Dear Saisons,

I trust this letter will find you well. The first thing I must communicate to you is my gratitude for your existence. Your straw hued liquid; beautiful aromas and flavors of spice, citrus and funk; and wonderful ability to quench the direst of thirsts demonstrate your selfless and loving nature. And for that, I am eternally thankful.

To my great enjoyment, I live in a day where your gold liquid is brewed worldwide. In your youth, centuries ago in the Wallonia region of Belgium, your low alcohol content and refreshing acidity would satiate the hard-working saisonniéres, or seasonal workers, in the farm fields that were often growing the very ingredients that went into your creation. Indeed, the average consumption for these manual laborers was five liters per day! And that was an average for the year. One can only imagine what they would and could drink on a hot summer day.

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Some wonderful renditions of saison brewed stateside from Funkwerks, Blackberry Farm, Casey Brewing and Blending, and Crooked Stave

Upon creation, you were the perfect expression of time and place. The very farmers who brewed you also raised the grain and hops that were the foundation for you. What brought you to life often started as wild yeast but was subsequently harvested from each brew and used in successive batches. Certain farms would become known to have exceptional yeast and would sell theirs to neighboring brewers.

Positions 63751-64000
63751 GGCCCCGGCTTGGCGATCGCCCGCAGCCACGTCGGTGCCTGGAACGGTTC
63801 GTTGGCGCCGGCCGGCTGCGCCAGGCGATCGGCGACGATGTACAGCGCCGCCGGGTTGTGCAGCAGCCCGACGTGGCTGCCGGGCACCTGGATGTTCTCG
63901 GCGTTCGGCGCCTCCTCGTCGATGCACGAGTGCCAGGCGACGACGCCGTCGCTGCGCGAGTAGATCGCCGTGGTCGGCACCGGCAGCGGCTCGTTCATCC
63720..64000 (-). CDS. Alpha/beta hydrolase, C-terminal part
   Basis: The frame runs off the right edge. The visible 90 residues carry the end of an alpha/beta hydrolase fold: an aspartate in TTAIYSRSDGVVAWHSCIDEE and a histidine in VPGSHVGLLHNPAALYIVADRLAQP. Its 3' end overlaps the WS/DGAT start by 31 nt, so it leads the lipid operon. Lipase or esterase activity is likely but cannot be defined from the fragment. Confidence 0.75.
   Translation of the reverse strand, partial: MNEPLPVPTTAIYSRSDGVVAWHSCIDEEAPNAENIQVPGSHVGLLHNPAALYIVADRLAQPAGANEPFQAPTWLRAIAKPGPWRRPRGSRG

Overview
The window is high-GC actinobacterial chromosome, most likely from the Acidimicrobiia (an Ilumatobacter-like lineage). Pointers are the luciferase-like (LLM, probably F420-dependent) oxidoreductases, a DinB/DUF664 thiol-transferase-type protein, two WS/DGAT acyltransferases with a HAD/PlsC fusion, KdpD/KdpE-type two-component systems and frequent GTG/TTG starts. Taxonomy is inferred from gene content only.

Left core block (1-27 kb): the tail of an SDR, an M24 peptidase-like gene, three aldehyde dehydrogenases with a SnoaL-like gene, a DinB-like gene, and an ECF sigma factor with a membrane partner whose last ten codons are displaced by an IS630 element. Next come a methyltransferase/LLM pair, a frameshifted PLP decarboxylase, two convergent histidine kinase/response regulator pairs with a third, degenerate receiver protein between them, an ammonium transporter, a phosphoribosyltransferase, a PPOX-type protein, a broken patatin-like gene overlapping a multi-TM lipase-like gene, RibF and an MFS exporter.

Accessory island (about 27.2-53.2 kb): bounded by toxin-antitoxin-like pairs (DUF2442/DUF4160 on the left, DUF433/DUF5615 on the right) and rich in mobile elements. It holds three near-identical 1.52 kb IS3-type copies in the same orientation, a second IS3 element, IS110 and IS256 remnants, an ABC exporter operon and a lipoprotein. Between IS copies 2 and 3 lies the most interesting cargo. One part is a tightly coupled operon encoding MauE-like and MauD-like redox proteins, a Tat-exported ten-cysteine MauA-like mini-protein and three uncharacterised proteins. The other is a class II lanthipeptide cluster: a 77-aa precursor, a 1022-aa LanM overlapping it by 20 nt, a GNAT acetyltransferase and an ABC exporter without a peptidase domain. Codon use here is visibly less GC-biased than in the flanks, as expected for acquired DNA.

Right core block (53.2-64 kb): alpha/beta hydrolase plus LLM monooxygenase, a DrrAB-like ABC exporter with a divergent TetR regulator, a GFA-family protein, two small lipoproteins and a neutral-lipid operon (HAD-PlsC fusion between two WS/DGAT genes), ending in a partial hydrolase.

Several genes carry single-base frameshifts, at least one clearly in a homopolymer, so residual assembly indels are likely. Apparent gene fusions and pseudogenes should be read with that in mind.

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Dupont, Blaugies, and Fantome: Three wonderful farmhouse breweries from Wallonia.

Local water sources were not reliably potable. Thus, you were initially brewed as a means to merely sustain those farm hands. You saved lives. You nourished. And if there were extra, maybe you would be used as payment to those same workers. Or perhaps you would be sold to the farmer’s neighbors for their consumption. You were there for them, and now, you are there for us, lovers of beer.

It is now the ideal season to drink you. And I will. A lot. All spring, summer, and fall.

Thank you, Saisons. I love you.

yours,

Tim Jerding